Butterfly Garden Planting Plan
Latin Name Common Name
agastache aurantiaca ‘coronado’ Hyssop
Arabis Caucasica ‘snowcap’ Rock Cress
Armeria Sea Thrift
Antennaria Pussytoes
Artemesia Schmidtiana Artemesia
Asclepias tuberosa Butterfly Weed
Aster Alert Aster Alert
Aster Alpinus (Native Aster) Hardy Alpine Aster
Aster Purple Dome Aster Purple Dome
Coreopsis Grandiflora? Coreopsis Nana
Echinacea purpurea POW WOW Purple Cone Flower
Erigeron Speciosus Fleabane
Eriogonum umbellatum Kannah Creek Sulphur Flower Buckwheat
Gaillardia aristata Bergundy Gaillardia
Gaillardia Golden Goblin
Gaillardia grandiflora goblin dwarf
Heliopsis Summer Sun False Sunflower
liatris spicata liatris
Lupine Argenteus Lupine Argenteus
Monarda didyma Panoramma Red Pink Bergamont
Monarda didyma Petite Delight Pink Bergamont
Penstemon mexicali ‘Shadow Mountain’ Penstemon
Penstemon strictus Rocky Mountain Penstemon
Phlox Paniculata purple kiss Phlox
Rudbeckia Fulgida Goldstrum Black Eyed Susan
Rudbeckia Hirta Autumn Colors Black Eyed Susan
Rudbeckia Hirta Prairie Sun Black Eyed Susan
Salvia Marcus
Sedum Spurium Dragons Blood Dragons Blood Sedum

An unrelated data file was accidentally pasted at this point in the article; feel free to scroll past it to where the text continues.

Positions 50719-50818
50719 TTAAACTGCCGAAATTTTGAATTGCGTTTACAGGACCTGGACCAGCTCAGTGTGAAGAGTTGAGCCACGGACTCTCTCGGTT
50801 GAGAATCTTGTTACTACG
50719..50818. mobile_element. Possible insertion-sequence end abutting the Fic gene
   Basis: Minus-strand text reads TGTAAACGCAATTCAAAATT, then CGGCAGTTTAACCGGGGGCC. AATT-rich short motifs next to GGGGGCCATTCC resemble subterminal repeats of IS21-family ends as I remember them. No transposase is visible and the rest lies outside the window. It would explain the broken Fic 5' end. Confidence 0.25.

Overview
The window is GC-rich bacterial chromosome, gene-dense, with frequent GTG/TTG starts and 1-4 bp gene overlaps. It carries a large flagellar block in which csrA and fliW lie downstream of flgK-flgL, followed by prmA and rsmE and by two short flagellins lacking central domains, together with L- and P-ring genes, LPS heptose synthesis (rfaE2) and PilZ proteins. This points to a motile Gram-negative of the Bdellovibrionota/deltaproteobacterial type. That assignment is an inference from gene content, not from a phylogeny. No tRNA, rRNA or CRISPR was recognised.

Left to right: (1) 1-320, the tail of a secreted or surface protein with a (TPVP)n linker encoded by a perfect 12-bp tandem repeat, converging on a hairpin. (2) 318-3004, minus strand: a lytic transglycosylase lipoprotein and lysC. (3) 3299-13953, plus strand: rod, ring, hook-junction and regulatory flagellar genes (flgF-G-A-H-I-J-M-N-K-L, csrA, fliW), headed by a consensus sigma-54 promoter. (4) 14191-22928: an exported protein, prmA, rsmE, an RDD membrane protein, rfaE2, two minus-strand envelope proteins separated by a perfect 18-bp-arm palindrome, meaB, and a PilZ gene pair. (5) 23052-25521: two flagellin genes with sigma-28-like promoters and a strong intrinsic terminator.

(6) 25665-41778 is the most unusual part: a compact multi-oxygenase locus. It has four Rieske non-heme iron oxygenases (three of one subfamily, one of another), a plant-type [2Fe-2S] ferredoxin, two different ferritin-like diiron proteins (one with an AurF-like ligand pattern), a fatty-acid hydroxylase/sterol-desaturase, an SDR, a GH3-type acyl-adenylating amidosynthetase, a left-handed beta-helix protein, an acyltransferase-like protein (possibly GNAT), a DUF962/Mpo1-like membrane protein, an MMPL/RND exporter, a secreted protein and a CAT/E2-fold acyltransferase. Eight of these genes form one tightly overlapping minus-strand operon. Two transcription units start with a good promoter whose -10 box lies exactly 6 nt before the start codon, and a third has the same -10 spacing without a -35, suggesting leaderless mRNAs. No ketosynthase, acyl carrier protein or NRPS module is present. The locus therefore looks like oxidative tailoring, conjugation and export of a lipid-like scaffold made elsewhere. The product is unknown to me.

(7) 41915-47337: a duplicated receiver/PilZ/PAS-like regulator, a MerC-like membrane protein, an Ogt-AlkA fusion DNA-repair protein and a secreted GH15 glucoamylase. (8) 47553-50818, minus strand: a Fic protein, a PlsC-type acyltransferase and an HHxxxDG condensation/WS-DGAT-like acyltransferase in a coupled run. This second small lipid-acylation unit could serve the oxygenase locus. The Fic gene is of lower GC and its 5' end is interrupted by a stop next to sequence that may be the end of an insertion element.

Sedum Sunkissed
Sedum Neon
Solidago Goldenrod
Thermopsis Divaricarpa Golden Banner
Veronica Liwanensis Turkish Veronica
Veronica Crater Lake
Viola corsica Native Violets
Chrysothamnus Nausious Ericameria rabbitbrush dwarf blue
lupinus argenteus native lupine
allium cernuum Wild Onion
artemesia frigida sages
Veronica Liwanensis Turkish Veronica
Origanum Oregano
Mentha × piperita Peppermint
brassica Cabbage
Brassica Broccoli
Nasturtium Watercress
syringa Lilacs

You can get more information from Professor Opler from the many books he has written or contributed to:

1. Butterflies of North America, an activity and coloring book

[artist Susan Strawn] ISBN 1-57098-435-2 paper, $ 9.95 retail

Order from Rowman and Littlefield Publishing Group, 4501 Forbes Blvd., Suite 200, Lanham, MD 20706

2. First Guide to Butterflies and Moths, Peterson First Guide

With Amy Bartlett Wright, ISBN 0-395-90665-2 paper, retail $ 5.95

3. Peterson Field Guide to Eastern Butterflies

ISBN 0-395-90453-6 paper, retail $ 20.00

4. Peterson Field Guide to Western Butterflies

ISBN 0-395-79152-9 cloth, retail $32.00

 ISBN 0-395-79151-0 paper, $24.00

5. Butterflies, Peterson FlashGuide

ISBN 0-395-82996-8, retail $7.95 U.S.,

Order # 2, 3, 4, & 5 from Houghton Mifflin Co.

Wayside Road,  Burlington, MA 01803         


7. Audubon Videoguide to Butterflies: Essentials for Beginners and Gardeners (DVD), Retail $40.00

8. Audubon Videoguide to Butterflies: Common & Endangered

(DVD), Retail $40.00

Order both DVDs from MasterVision, 969 Park Ave., New York, NY 10028

212/879-0448;   410/516-6994;

9. Moths of Western North America

With J.A. Powell, ISBN- 0-520-25197-0, Retail $95.00 [cloth]

Order from California Princeton Fulfillment Services, 609-883-1759, FAX 609-883-7413,

Note: You can view some of Paul Opler’s and Evi Buckner-Opler’s images on the world-wide web home page at or contact Paul or Evi via e-mail